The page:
In a more likely scenario, Corkins could be prosecuted under D.C.’s more expansive hate crimes law, which targets violent crimes motivated by political affiliation.

Hate crimes against Christians are much more rare than hate crimes against other religions. FBI statistics show that there were 58 anti-Catholic and 41 anti-Protestant hate crime incidents in 2010, a number dwarfed by the 887 anti-Jewish hate crime incidents reported.

h/t: Ryan J. Reilly at TPM

A very solid piece from The Nation on Islamophobia and Sikhophobia.

The tragedy of the shooting in Oak Creek, Wisconsin, is enormous. Six innocent people were gunned down in a Sikh temple by a white supremacist—but they weren’t innocent because they were Sikh, they were innocent because, well, they were innocent! Had Wade Michael Page walked into a mosque and begun shooting Muslims, the victims of his rampage would have been no more deserving of death.

It’s true that we don’t yet know Page’s precise motivations, but in all likelihood it wasn’t Sikhophobia, a term barely known in the United States. It was Islamophobia. That’s why to say that Page made a “mistake” in targeting Sikhs, as many have reported, or that Sikhs are “unfairly” targeted as Muslims, as CNN stated, is to imply that it would be “correct” to attack Muslims. Well, it’s not, and even if this is an error embedded in the routine carelessness of cable news, we need to be attentive to the implications.

Over the last few days, there has been a lot of media coverage about the Sikh religion and its origins and practices. Knowledge is always welcome over ignorance, but what we really need to educate ourselves about is the way racism operates in this country and its deadly character. The facts are not consoling. According to the Southern Poverty Law Center (SPLC), the extreme right wing grew “explosively” in 2011 and for the third year in a row. The SPLC now tracks 1,018 hate groups, up from 602 in 2000, the year that Page is reported to have appeared on the Neo-Nazi scene. The number of hate groups, in other words, has almost doubled in the last twelve years, and that growth has accelerated since the election of Obama. The targets have also expanded. White supremacists have always been obsessed with Jews, blacks and the LGBT community as their objects of hate. And ten years ago, Jews and blacks were Page’s villains, according to Pete Simi, who interviewed him in 2001. But things have changed over this past decade. What continues to be underappreciated is how the hatred of Muslims has become a major motivating and mobilizing force in this putrid scene.

But Islamophobia is real. Not only does it exist but it’s an increasingly toxic part of the political discourse of this country. To think that the compulsive hatred and fear of Muslims is reserved for the extreme right is to wall oneself off from how mainstream conservative discourse participates in this paranoid obsession that the old America is being nefariously and surreptitiously taken away from them. At bottom, this is an anxiety about the loss of privileges and power, quite likely related though not exclusively driven by downward economic mobility. (The New York Times offered the suggestive detail that property Page owned in North Carolina was foreclosed on in January.) Whatever the causes, the form that this hatred takes is cultural, and Muslims, Mexicans, non-white immigrants, really anyone who isn’t “American” by the most conservative definition becomes suspect.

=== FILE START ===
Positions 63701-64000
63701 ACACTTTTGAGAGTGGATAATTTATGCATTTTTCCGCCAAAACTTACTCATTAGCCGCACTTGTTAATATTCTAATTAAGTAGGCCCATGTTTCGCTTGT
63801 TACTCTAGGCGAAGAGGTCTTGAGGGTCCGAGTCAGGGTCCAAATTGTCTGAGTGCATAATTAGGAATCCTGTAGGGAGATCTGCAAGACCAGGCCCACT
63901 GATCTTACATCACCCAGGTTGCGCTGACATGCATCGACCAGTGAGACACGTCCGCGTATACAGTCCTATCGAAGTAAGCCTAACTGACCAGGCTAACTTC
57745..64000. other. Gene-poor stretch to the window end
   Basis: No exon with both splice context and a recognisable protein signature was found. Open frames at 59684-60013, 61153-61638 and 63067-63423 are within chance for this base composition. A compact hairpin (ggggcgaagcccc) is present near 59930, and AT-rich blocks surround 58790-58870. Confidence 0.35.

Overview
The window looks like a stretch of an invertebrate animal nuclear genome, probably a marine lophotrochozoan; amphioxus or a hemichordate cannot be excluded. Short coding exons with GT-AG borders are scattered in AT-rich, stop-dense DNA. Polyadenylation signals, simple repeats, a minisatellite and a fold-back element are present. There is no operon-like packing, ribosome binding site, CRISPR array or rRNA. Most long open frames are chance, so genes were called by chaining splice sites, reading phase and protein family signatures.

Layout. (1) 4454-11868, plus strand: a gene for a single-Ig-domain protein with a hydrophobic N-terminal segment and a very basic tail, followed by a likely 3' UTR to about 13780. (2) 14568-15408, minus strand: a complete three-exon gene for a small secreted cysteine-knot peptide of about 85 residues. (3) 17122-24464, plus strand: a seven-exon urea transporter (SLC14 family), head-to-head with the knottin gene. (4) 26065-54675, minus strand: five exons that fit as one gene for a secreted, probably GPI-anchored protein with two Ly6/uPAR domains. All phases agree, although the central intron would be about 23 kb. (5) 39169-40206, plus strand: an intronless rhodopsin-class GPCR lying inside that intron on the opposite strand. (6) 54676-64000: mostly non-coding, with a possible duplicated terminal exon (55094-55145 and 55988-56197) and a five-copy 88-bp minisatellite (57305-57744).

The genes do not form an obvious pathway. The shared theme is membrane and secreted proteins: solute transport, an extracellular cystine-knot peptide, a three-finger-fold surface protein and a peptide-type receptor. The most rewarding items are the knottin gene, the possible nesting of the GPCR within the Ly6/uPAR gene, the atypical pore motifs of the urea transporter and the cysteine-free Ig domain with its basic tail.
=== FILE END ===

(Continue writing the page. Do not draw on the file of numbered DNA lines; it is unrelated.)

Still, it is Muslims who are now some of the biggest villains in this story of decline, as the well-funded Islamophobic network pushes the paranoid fantasy that Sharia law is about to usurp the constitution or, even more simply, that Islam is not a religion at all but a “cult.” It has yet to be determined if there is any connection, but a mosque in Joplin, Missouri was burned to the ground the day after the Oak Creek shooting. In this climate, anyway, mosques are not seen as American places of worship but as temporary hotels for perpetual foreigners and fiery incubators for terrorism. But the statistics show another story. As reported by Liz Goodwin at Yahoo! News, “Between 1980 and 2001, non-Islamic American extremists carried out about two-thirds of all terrorism in the United States, according to FBI statistics cited by the Council on Foreign Relations. Between 2002 and 2005, that figure jumped to 95 percent. In the ten years following 2001, only 6 percent of terrorist acts in America have been the work of Islamic extremists.”

Yet Islamophobia is not solely the domain of the extreme right wing. It’s part of the Republican campaign for president. One of Mitt Romney’s foreign policy advisers is Walid Phares, part of the active anti-Muslim network. Michele Bachmann sent a letter urging the Justice Department to investigate Hillary Clinton’s adviser Huma Abedin, among others, for “the deep penetration in the halls of our United States government” by the Muslim Brotherhood. Peter King held show trials falsely accusing Muslim Americans of radicalization and sedition. And one in three Republicans still believes Obama is a Muslim. Oh, brother!

And then there’s Michael Bloomberg. Under his watch, the NYPD has been engaged in a massive spying campaign against New York’s Muslim American community that included compiling huge amounts of information on ordinary Muslims going about their regular activities at school, on the streets, while shopping, eating and praying.

h/t: Moustafa Bayoumi at The Nation